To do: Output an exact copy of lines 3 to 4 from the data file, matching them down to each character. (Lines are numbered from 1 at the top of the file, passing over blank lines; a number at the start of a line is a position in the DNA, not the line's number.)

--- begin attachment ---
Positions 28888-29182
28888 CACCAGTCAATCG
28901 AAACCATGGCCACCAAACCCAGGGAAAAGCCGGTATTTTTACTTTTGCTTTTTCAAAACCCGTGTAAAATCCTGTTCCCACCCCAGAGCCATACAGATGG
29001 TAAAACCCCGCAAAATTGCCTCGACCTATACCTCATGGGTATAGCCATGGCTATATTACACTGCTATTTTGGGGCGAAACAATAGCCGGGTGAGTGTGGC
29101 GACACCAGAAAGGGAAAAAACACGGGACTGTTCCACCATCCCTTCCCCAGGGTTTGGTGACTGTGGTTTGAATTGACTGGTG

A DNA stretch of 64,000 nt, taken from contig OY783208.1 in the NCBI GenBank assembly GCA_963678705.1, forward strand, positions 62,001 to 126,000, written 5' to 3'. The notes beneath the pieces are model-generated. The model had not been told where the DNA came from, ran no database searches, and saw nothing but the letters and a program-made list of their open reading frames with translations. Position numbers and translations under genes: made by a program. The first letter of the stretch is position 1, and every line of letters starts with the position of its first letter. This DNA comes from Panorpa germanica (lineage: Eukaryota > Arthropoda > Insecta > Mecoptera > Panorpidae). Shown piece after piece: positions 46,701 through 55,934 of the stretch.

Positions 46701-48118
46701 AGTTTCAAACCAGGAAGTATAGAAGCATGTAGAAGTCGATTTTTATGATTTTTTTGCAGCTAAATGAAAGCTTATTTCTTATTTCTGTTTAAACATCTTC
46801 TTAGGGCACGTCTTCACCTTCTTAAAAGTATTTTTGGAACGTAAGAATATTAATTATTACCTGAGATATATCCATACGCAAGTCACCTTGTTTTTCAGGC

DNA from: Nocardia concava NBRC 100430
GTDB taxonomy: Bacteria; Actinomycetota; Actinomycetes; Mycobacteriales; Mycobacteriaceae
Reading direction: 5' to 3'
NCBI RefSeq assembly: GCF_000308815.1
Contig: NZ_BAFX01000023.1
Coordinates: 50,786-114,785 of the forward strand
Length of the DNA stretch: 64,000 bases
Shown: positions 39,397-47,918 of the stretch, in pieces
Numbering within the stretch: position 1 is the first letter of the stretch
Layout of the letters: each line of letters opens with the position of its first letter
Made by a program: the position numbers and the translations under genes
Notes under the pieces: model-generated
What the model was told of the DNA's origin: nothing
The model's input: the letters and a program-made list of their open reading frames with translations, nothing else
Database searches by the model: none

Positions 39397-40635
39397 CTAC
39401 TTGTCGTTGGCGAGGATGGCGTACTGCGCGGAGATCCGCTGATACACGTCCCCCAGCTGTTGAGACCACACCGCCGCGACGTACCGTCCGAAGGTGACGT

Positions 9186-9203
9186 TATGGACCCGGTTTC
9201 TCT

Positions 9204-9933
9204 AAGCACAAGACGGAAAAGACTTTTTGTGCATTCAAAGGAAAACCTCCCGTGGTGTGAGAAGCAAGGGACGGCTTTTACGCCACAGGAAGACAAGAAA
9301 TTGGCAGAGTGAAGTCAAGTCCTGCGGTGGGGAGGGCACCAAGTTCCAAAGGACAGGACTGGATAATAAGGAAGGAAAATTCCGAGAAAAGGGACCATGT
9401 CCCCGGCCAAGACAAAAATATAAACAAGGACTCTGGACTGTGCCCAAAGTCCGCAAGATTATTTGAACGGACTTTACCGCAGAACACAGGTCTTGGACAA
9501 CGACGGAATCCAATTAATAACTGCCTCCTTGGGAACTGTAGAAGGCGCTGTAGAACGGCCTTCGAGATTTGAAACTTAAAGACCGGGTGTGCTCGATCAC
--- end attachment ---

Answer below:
28901 AAACCATGGCCACCAAACCCAGGGAAAAGCCGGTATTTTTACTTTTGCTTTTTCAAAACCCGTGTAAAATCCTGTTCCCACCCCAGAGCCATACAGATGG
29001 TAAAACCCCGCAAAATTGCCTCGACCTATACCTCATGGGTATAGCCATGGCTATATTACACTGCTATTTTGGGGCGAAACAATAGCCGGGTGAGTGTGGC